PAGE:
There are two other options available for school or place-of-care closures or child care unavailability related to COVID-19: emergency paid sick leave and expanded family and medical leave. An employee can use both buckets for this type of leave, but only for up to a total of 12 weeks of leave. To be eligible for this leave, another "suitable individual," such as a co-parent, co-guardian, or the "usual child care provider," must not be available to provide the care the child needs.
Last Spring vs. Now
The U.S. Department of Labor (DOL) has indicated that an employee's ability to use FFCRA leave last spring will not necessarily affect whether the employee can use FFCRA leave this fall. For example, an employee may be able to use leave under the FFCRA in the coming months, even if the employee was able to work (in person or remotely) when schools were closed last spring. An employer should not assume that the same schedule/arrangement would work for an employee moving forward. The DOL has acknowledged that circumstances may change, including employees realizing they are not able to provide childcare and work remotely at the same time effectively. Parents may also conclude that because remote learning may be here to stay indefinitely, they need to devote more time and attention to it this fall. Similarly, some employees may need to use leave because a co-parent, who may have used FFCRA leave in the spring to care for the child, has now exhausted the maximum 12 weeks of leave.
Some school reopening plans are generating new questions. For example, if a school opens for in-person instruction, but an employee voluntarily chooses the remote learning option for his or her child, is FFCRA leave available? Generally speaking, the answer is no. To be eligible for FFCRA leave, the physical location where the child receives instruction or care must be closed. If, however, the school is operating at reduced capacity to comply with social-distancing guidelines, such that the employee's child has no choice but to receive remote learning, or if the school uses a hybrid model where in-person instruction is only provided on certain days of the week, FFCRA may be available.
The DOL also clarified that if a childcare provider or school is open to some students, but not to the employee's student (due to capacity or other COVID-related limitations), the school or childcare provider is still considered "closed" to that student who is unable to attend. This means that employees may be eligible to use FFCRA leave when needed to care for children at home due to a "hybrid" model under which students physically go to school a few days each week and attend virtual school the other days.
State and Local Laws
While employers with 500 or more employees are not governed by a federal law that would require them to provide leave to employees to care for children out of school, some states and municipalities have passed paid sick leave laws that are triggered by a COVID-19-related event or absence and do not have a maximum employee threshold.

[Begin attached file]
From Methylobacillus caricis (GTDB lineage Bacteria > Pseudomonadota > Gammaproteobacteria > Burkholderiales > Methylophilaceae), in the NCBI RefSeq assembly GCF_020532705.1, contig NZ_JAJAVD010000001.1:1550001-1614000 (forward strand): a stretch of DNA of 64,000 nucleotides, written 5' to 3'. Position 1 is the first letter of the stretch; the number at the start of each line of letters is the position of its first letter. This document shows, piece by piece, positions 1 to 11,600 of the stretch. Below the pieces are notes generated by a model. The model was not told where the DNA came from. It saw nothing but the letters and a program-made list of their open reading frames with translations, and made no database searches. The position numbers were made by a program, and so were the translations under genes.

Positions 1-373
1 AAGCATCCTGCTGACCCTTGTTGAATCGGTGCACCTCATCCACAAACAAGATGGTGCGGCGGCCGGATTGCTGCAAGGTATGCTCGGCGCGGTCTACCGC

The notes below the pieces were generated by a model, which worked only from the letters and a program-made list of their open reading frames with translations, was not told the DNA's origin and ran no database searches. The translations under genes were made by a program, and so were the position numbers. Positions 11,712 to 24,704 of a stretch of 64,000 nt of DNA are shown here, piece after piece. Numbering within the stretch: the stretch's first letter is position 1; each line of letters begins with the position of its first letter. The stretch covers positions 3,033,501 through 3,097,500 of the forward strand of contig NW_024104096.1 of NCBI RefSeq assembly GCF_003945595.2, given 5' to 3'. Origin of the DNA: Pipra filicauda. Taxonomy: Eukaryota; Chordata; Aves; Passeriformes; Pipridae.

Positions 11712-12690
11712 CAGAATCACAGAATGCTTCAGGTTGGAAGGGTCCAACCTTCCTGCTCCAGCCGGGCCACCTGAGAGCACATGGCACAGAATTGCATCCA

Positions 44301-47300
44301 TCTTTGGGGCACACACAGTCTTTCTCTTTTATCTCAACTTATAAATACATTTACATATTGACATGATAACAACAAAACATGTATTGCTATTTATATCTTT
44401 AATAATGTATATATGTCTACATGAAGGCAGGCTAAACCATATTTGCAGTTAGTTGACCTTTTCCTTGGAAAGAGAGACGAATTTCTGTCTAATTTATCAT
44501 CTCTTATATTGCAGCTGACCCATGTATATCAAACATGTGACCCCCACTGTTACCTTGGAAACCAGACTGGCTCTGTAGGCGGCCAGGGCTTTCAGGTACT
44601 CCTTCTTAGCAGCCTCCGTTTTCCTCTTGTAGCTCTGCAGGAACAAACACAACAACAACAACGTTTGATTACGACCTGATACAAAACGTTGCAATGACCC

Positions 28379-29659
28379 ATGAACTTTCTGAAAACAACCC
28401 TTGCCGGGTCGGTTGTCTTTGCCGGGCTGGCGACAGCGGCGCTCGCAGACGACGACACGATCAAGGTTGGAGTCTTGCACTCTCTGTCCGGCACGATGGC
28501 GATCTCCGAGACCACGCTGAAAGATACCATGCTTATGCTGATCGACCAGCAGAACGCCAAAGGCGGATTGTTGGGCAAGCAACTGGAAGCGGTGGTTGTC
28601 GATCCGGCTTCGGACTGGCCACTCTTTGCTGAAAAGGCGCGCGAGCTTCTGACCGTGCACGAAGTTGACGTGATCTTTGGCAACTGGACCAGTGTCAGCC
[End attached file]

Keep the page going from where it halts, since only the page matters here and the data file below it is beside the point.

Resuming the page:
For example, several cities in California, as well as Colorado, New Jersey, Oregon (currently expiring on September 13, 2020), and the District of Colombia have extended some or all of the benefits of the FFCRA to employers with 500 or more employees. Other states and municipalities have more limited leave laws that apply to school closures and/or public health emergencies. As with the FFCRA, if employees have not already exhausted these leave benefits; they may be entitled to job-protected leave to care for a child whose school is closed.
Again, employers might need to consult with their attorneys and plan ahead—have discussions with employees to learn how school reopening plans may impact their work schedules, whether remote work is or remains an option; and whether any added flexibility to their schedules. For instance, working around the school day or taking intermittent leave may provide adequate solutions. Good communication before deadlines can go a long way toward reducing anxiety and finding creative solutions that enable employees to remain productive while taking on the added role of at-home educator.
And keep on keeping up on these things because:
A New York Court Order Struck down Portions of DOL's FFCRA Regulations just this week.
However, the district court's decision does not make clear whether its decision to vacate portions of the final rule applies only to the state of New York or on a broader, nationwide basis. Given this, employers should consult legal counsel before making any decision as to whether or not to provide paid FFCRA leave.
Yes, this is changing daily and it is a challenge. Keep on checking with your HR organizations, your State Laws and Google the latest once in a while.